Finally, a simple ad for Skyy Vodka ended my trip through Rolling Stone. It uses an alluring female model with red lipstick spreading apart two bottles of Skyy Vodka. The dominant view? One which infers if you drink Skyy Vodka, you are classy and will attract beautiful women such as the model. An oppositional view I’m not so sure of, other than why do women need to be used in such a seductive way just to sell liquor. Why are their looks being used in such ways?

Again, though, the audience probably didn’t even contemplate the woman in the ad, if they even stopped to look at it. It was a pretty plain ad, and truthfully the vodka bottles were more prominently displayed. Not as eye-catching as the other ads.

Love hurts if your Penny and Leonard

21 Jan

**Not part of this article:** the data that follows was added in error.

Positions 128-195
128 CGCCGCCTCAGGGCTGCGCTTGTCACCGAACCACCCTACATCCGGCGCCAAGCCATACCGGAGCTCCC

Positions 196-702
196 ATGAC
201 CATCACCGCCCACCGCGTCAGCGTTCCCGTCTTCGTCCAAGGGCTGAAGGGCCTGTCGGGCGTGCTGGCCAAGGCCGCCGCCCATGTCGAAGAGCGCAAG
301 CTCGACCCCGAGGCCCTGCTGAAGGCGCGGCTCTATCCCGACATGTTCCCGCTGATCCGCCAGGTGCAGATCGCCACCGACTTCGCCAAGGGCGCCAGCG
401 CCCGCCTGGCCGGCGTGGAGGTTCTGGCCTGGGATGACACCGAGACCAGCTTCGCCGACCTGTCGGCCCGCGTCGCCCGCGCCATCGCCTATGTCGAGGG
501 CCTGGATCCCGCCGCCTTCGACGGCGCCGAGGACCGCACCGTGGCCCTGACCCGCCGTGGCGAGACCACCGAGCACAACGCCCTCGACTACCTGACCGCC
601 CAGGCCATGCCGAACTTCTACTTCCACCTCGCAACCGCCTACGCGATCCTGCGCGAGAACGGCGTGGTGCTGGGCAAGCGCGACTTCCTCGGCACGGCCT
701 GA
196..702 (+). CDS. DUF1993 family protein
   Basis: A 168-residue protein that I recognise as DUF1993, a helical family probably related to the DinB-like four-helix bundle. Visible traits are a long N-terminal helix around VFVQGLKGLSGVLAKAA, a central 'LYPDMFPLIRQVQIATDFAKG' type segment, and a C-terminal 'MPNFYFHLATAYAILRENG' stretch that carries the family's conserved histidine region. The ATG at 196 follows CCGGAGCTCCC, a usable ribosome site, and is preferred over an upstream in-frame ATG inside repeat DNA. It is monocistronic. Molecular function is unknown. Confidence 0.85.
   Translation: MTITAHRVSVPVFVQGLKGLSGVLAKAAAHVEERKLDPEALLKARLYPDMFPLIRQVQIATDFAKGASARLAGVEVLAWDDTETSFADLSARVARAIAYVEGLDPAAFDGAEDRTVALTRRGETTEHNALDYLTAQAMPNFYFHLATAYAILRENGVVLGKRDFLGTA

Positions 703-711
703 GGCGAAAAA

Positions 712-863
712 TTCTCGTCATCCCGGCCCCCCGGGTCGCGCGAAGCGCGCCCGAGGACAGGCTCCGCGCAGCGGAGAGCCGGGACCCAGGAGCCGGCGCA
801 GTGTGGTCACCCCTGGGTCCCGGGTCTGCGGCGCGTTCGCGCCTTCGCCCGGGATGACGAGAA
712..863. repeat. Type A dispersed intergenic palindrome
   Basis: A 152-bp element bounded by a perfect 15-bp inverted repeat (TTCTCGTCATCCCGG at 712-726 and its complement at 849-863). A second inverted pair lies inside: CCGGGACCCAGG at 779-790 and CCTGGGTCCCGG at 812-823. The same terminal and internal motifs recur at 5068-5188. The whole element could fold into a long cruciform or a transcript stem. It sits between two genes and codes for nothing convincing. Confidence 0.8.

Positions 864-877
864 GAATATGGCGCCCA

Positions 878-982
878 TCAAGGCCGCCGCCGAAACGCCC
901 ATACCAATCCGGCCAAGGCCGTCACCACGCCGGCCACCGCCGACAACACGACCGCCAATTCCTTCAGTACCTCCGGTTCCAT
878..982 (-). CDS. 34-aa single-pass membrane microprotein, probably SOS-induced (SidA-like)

In watching the Big Bang Theory again last night on CBS, the episode revolved around Penny and Leonard going out on a dinner date after being split up for two years. The date was spurred by Sheldon declining Leonard’s offer of going to dinner, which then spurred Leonard to cross the hallway and invite Penny to dinner instead. Of course, the requisite scene then occurred with Penny discussing what she should wear with Leslie and Bernadette. The date then occurred, which started well between Leonard and Penny but then dissolved into a cross-argument between the two. The date ends early, but then Leonard finds Penny texting him to come to the door of his apartment. Leonard and Penny end up going to bed together, then spend the rest of the espisode debating whether they are a couple or not. In between all this Sheldon, Howard and Rajesh are playing a board game, with Howard and Rajesh making genital jokes based on things Sheldon is saying unknowingly regarding the board game. As far as commercials, a Loreal Paris lipstick commercial and a State Farm insurance commerical were the notable ones for their portrayals of women. The Loreal Paris commercial showed a woman seductively applying lipstick while splayed along a brick wall, while the State Farm commercial showed a jealous, suspicious wife asking her husband who he was on the phone with at 3 a.m., and still doubting him even after speaking with the male State Farm representative on the phone.